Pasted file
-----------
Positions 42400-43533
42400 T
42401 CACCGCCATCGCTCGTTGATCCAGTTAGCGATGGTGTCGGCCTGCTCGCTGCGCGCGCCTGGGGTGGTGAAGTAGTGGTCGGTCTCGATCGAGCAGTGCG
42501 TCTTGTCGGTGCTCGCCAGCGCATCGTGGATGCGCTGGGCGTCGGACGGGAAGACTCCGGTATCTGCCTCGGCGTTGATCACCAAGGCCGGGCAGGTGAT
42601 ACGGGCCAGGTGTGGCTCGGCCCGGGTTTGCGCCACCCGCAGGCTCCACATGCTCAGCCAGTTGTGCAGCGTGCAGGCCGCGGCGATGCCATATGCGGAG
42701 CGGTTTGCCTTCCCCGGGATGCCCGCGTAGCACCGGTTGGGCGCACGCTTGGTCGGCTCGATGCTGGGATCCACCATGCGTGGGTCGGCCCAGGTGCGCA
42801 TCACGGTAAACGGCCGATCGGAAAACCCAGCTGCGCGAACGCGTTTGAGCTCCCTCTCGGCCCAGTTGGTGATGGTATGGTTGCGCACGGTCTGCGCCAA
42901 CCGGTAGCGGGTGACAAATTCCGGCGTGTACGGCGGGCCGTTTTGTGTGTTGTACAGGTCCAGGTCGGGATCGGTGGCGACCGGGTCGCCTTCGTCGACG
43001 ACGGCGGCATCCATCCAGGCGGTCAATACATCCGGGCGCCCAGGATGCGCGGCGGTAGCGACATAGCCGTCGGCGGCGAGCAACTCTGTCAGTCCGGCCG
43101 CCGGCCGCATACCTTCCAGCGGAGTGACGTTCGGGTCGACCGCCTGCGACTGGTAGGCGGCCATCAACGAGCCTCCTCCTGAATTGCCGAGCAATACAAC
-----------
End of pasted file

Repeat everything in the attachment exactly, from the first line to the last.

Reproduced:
Positions 42400-43533
42400 T
42401 CACCGCCATCGCTCGTTGATCCAGTTAGCGATGGTGTCGGCCTGCTCGCTGCGCGCGCCTGGGGTGGTGAAGTAGTGGTCGGTCTCGATCGAGCAGTGCG
42501 TCTTGTCGGTGCTCGCCAGCGCATCGTGGATGCGCTGGGCGTCGGACGGGAAGACTCCGGTATCTGCCTCGGCGTTGATCACCAAGGCCGGGCAGGTGAT
42601 ACGGGCCAGGTGTGGCTCGGCCCGGGTTTGCGCCACCCGCAGGCTCCACATGCTCAGCCAGTTGTGCAGCGTGCAGGCCGCGGCGATGCCATATGCGGAG
42701 CGGTTTGCCTTCCCCGGGATGCCCGCGTAGCACCGGTTGGGCGCACGCTTGGTCGGCTCGATGCTGGGATCCACCATGCGTGGGTCGGCCCAGGTGCGCA
42801 TCACGGTAAACGGCCGATCGGAAAACCCAGCTGCGCGAACGCGTTTGAGCTCCCTCTCGGCCCAGTTGGTGATGGTATGGTTGCGCACGGTCTGCGCCAA
42901 CCGGTAGCGGGTGACAAATTCCGGCGTGTACGGCGGGCCGTTTTGTGTGTTGTACAGGTCCAGGTCGGGATCGGTGGCGACCGGGTCGCCTTCGTCGACG
43001 ACGGCGGCATCCATCCAGGCGGTCAATACATCCGGGCGCCCAGGATGCGCGGCGGTAGCGACATAGCCGTCGGCGGCGAGCAACTCTGTCAGTCCGGCCG
43101 CCGGCCGCATACCTTCCAGCGGAGTGACGTTCGGGTCGACCGCCTGCGACTGGTAGGCGGCCATCAACGAGCCTCCTCCTGAATTGCCGAGCAATACAAC